The psychology of Facebook profiles

Given the online forum of Facebook to create whatever public persona you’d like, it would seem logical that people might portray an idealized version of themselves—putting up their most attractive photos, editing down their thoughts to the most clever and pithy before posting them in a status update, carefully choosing favorite books

The politics of perceiving skin color

Whether or not you agree with Barack Obama’s politics may influence how dark- or light-skinned you think he is, according to research published in the Proceedings of the National Academy of Sciences. The study, which set out to determine whether political views can skew skin color perception, included three experiments. In all three,

Walking in traffic: the dangers of cell phone distraction

“Look both ways before you cross the street.” Along with, “Stop, drop and roll,” it’s a safety lesson that is drilled into children from a very young age. Yet for all of our practice, according to research from psychologists at the University of Illinois, pedestrians have a tendency to skimp on safety when distracted by talking on a cell

The contagion effect of bad decisions

Finding comfort within a group may be helpful when it comes to therapy, but when it comes to justifying bad ideas, taking cues from others can steer you the wrong direction, according to new research from Northwestern University. As the Los Angeles Times reports, the notion that “everyone else is doing it” can be detrimental—and even

Stop me if I’ve told you this one before…

Have you ever gotten half-way into a story only to realize that you’ve told this exact tale before, to precisely the person you’re boring with it now? (In fact, you may have already told it to them several times?) According to research published in the current issue of the journal Psychological Science, losing track of whom you’ve

Reading Swimsuit Issues “For the Articles”

Men really believe they read Playboy for the articles (although internet porn doesn’t even offer that excuse)—at least according to fascinating new research published as a working paper by Harvard Business School [hat tip: Economist]. The study sheds light on how people rationalize embarrassing or otherwise questionable behavior …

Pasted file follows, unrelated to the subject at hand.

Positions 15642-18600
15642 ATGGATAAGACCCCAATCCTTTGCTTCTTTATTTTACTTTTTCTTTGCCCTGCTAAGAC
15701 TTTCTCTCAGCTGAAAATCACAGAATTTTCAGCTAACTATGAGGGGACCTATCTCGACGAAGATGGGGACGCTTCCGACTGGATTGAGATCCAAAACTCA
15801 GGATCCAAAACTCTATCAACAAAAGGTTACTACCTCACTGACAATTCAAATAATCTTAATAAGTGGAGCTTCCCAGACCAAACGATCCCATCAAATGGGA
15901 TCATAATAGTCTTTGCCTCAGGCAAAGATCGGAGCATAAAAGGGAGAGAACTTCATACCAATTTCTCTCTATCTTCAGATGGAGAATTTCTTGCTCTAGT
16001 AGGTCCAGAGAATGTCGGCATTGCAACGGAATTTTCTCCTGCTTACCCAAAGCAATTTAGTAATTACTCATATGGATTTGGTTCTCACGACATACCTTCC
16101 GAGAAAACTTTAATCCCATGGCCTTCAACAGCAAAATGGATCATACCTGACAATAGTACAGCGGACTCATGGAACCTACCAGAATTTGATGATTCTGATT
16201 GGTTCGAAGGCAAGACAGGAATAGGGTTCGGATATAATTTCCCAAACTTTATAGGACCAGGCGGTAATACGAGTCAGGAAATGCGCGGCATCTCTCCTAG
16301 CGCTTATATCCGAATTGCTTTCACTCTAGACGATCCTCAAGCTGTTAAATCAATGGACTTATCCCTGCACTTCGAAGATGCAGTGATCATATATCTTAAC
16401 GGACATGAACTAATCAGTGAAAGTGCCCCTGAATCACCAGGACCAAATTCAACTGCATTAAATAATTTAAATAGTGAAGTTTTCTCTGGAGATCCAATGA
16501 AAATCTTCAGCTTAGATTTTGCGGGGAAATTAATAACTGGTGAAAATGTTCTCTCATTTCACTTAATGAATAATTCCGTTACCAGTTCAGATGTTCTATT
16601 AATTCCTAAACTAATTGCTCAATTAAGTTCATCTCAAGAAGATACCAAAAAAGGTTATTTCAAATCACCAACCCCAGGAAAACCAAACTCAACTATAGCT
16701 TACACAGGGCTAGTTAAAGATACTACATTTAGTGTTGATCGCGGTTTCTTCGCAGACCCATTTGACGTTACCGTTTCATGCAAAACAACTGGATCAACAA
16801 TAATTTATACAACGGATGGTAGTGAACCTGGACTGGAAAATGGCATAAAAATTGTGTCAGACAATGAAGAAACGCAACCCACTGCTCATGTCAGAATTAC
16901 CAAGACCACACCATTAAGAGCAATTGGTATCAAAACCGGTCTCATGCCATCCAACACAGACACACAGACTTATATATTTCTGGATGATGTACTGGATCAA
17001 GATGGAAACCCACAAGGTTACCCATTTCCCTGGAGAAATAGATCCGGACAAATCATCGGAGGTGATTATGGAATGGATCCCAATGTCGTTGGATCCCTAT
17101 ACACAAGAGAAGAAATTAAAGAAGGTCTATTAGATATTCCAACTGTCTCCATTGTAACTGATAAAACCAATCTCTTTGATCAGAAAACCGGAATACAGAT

Internet Net Plus for Social Life, Doesn’t Increase Isolation

The internet and cell phones are bringing people together, not tearing us apart—at least, according to a new survey released today by the Pew Internet and American Life project. The research followed up a shocking 2006 study, which found that American social networks were rapidly contracting and that 25% of Americans reported that …

Politics can be bad for the libido

Republicans suffered a set back last November in more ways than one. A new study appearing today in the medical journal PLOS One shows that, in the hours after Obama was announced the 44th president of the United States, male, college-aged McCain fans experienced an immediate drop in testosterone. For the study, 183 people offered up …

Is a rose-tinted view of your spouse good for newlyweds?

What’s better for happiness and peace of mind in a young marriage—a rosy view of everything your spouse does, or a realistic outlook on his or her charming traits, and annoying habits? According to research published in the October 13 issue of the journal Psychological Science, it’s important to have a little bit of both.

What women want: gauging facial attractiveness in men

When considering possible partners, women process facial attractiveness on two levels, according to research published in the Journal of Experimental Social Psychology. The researchers found that, when admiring potential mates’ facial features, there are two types of assessment at work—that of overall aesthetic appeal, and that of

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